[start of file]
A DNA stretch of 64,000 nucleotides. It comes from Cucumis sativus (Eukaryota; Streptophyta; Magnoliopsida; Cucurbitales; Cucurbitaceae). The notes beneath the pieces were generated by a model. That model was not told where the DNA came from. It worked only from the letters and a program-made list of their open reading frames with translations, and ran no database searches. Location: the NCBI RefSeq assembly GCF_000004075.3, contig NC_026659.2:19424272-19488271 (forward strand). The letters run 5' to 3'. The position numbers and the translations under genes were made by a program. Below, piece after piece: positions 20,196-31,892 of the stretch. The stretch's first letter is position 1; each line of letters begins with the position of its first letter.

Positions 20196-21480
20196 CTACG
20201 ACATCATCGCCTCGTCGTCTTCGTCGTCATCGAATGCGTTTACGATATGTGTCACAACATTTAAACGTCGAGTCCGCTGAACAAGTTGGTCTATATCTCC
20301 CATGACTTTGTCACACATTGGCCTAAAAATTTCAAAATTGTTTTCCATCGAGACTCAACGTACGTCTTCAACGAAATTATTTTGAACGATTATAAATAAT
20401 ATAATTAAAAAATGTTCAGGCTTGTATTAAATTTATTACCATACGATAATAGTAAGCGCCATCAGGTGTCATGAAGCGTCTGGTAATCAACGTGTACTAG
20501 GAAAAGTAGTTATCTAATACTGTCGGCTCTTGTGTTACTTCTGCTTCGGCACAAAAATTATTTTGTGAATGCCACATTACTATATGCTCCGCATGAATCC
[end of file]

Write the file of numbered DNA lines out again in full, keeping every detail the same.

A DNA stretch of 64,000 nucleotides. It comes from Cucumis sativus (Eukaryota; Streptophyta; Magnoliopsida; Cucurbitales; Cucurbitaceae). The notes beneath the pieces were generated by a model. That model was not told where the DNA came from. It worked only from the letters and a program-made list of their open reading frames with translations, and ran no database searches. Location: the NCBI RefSeq assembly GCF_000004075.3, contig NC_026659.2:19424272-19488271 (forward strand). The letters run 5' to 3'. The position numbers and the translations under genes were made by a program. Below, piece after piece: positions 20,196-31,892 of the stretch. The stretch's first letter is position 1; each line of letters begins with the position of its first letter.

Positions 20196-21480
20196 CTACG
20201 ACATCATCGCCTCGTCGTCTTCGTCGTCATCGAATGCGTTTACGATATGTGTCACAACATTTAAACGTCGAGTCCGCTGAACAAGTTGGTCTATATCTCC
20301 CATGACTTTGTCACACATTGGCCTAAAAATTTCAAAATTGTTTTCCATCGAGACTCAACGTACGTCTTCAACGAAATTATTTTGAACGATTATAAATAAT
20401 ATAATTAAAAAATGTTCAGGCTTGTATTAAATTTATTACCATACGATAATAGTAAGCGCCATCAGGTGTCATGAAGCGTCTGGTAATCAACGTGTACTAG
20501 GAAAAGTAGTTATCTAATACTGTCGGCTCTTGTGTTACTTCTGCTTCGGCACAAAAATTATTTTGTGAATGCCACATTACTATATGCTCCGCATGAATCC